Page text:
Fully Charged

By Tony Donaldson [email protected]

In case you haven’t heard, the electric scooter has arrived and I happen to live at ground zero for their popularity in Southern California. The GPS-enabled Bird e-scooter brand was born in Santa Monica when company founder Travis VanderZanden moved his family here specifically to start the company. I was immediately a fan, as they were so easy to use and easy to locate.

But many Santa Monicans didn’t agree. In their own, sometimes passive-aggressive opinion, they complained that the scooters were simply a nuisance. The local neighborhood app Nextdoor has been lit up with nonstop, polarizing posts about the scooters, with big fans cheering their arrival and the other half who want them all to go away. There’s more chatter about scooters than anything else, dwarfing the usual discussions on things like homelessness and crime. The discussions are sometimes downright nasty, with vitriol flying via the relative anonymity and safety of keyboard courage.

To me, e-scooters not only represent something new but useful too. Oh yeah, they’re also a lot of fun to ride. But, while some people fear change, there are others who are excited about it. I know I am. There are growing pains

as people learn to use them correctly and park them with care. They become a way to cut down on traffic and congestion. I look at it as another way to get people out of their cars and on two wheels. There isn’t a replacement for owning an electric or traditional bike, but rather something great in addition to it.

I recently sat in for a Santa Monica City Council meeting on the subject. If you ever want to fall asleep quickly, this is the place to be. Lawmakers, police and the public are all wrestling with how to deal with the hit topic of e-scooters. Government is set up the same way it has been for over two centuries, and it’s used to moving at a snail’s pace. New technologies, especially disruptive ones, have become so nimble that the government is going to have to adapt to keep up or spend way too much money to put out all the fires it will cause.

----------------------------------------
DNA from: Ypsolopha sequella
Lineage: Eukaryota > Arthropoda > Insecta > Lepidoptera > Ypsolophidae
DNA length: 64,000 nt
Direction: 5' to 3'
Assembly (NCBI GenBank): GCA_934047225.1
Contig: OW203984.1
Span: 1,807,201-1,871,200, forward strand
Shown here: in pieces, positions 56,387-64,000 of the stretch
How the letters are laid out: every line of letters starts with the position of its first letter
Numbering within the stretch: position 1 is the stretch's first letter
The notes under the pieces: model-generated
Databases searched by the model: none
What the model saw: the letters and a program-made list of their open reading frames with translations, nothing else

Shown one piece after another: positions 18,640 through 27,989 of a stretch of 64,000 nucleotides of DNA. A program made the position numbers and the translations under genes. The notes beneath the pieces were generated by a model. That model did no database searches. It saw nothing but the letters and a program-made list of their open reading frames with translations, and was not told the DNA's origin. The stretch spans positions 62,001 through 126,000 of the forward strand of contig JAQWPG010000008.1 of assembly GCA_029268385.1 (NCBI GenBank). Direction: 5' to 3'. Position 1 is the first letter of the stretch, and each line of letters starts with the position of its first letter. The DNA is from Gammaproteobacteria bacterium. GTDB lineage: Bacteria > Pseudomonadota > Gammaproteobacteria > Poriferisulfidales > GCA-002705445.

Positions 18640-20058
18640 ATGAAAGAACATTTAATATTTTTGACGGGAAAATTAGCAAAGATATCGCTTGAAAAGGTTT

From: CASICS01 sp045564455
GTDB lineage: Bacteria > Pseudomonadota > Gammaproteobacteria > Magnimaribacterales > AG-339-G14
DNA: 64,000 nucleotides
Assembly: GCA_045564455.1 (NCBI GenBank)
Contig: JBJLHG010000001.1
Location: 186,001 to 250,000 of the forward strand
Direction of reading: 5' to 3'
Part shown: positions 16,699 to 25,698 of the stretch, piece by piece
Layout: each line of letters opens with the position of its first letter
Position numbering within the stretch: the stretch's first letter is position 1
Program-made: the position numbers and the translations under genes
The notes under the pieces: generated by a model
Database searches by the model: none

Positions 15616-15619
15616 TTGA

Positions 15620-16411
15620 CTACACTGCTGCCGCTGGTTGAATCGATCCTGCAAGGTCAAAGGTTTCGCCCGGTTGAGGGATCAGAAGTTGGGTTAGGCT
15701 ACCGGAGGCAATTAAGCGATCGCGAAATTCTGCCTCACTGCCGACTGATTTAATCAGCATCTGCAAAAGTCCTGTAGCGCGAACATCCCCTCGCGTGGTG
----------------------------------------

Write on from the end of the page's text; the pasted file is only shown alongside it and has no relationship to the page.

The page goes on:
Law enforcement and government here in Santa Monica unanimously decided to rewrite the wording of who can use the beach bike path, which is mostly shared by pedestrians, cyclists, rollerbladers, pedicabs, Segway riders and the like. The co-owner of Segway Los Angeles testified that banning electric vehicles of all types from the beach path effectively halts his business. The council chose the easiest path, which is to ban everything with a motor. That means yours truly can no longer enjoy riding test bikes along the beach in my own town. Hopefully, we can work with them to get this lifted.

I see the scooters as part of the new future of mobility in cities. I know some will disagree. The technology is there to help police with the use of scooters and make riders more responsible. I talked to a bike shop owner in Texas, and he loves them but hates the way they are deployed. It hasn’t hindered his business, however. It’s actually brought some sales, as some of the people ride them and enjoy them so much that they want to buy one that they can use all the time.

I’ve also been talking to a lot of people about how the tariffs on goods from China is going to affect them. It seems to have a much greater effect on lower-priced brands, some of which have shuttered their U.S. sales.

NEW SCENERY

By the time you read this column, the annual Interbike show will have been held. This is the big bike industry convention that has been held in Las Vegas for decades and has now moved to Reno. It will be interesting to see how that changes the show. Last year the show had the biggest e-bike presence yet, and I’m expecting it will be even bigger this year. We pick the e-Bike of the Year and e-Bike Product of the Year, which we will feature in the next issue with our full story on the Interbike show.

I’m already being made aware of some incredible new products coming out, much of which I can’t talk about yet thanks to non-disclosure agreements. That’s one part of this job that’s really exciting, getting to learn about all the new bikes and accessories that will soon be coming out. That, and getting to ride some pre-production or prototype bikes that I get to offer my thoughts on, which sometimes changes their ultimate form or function.

If you have a story as to why you love e-bikes, drop me a line! I want to hear from you. Until then, get out and ride!


THERE ARE SO MANY WAYS TO GET ELECTRIC BIKE ACTION

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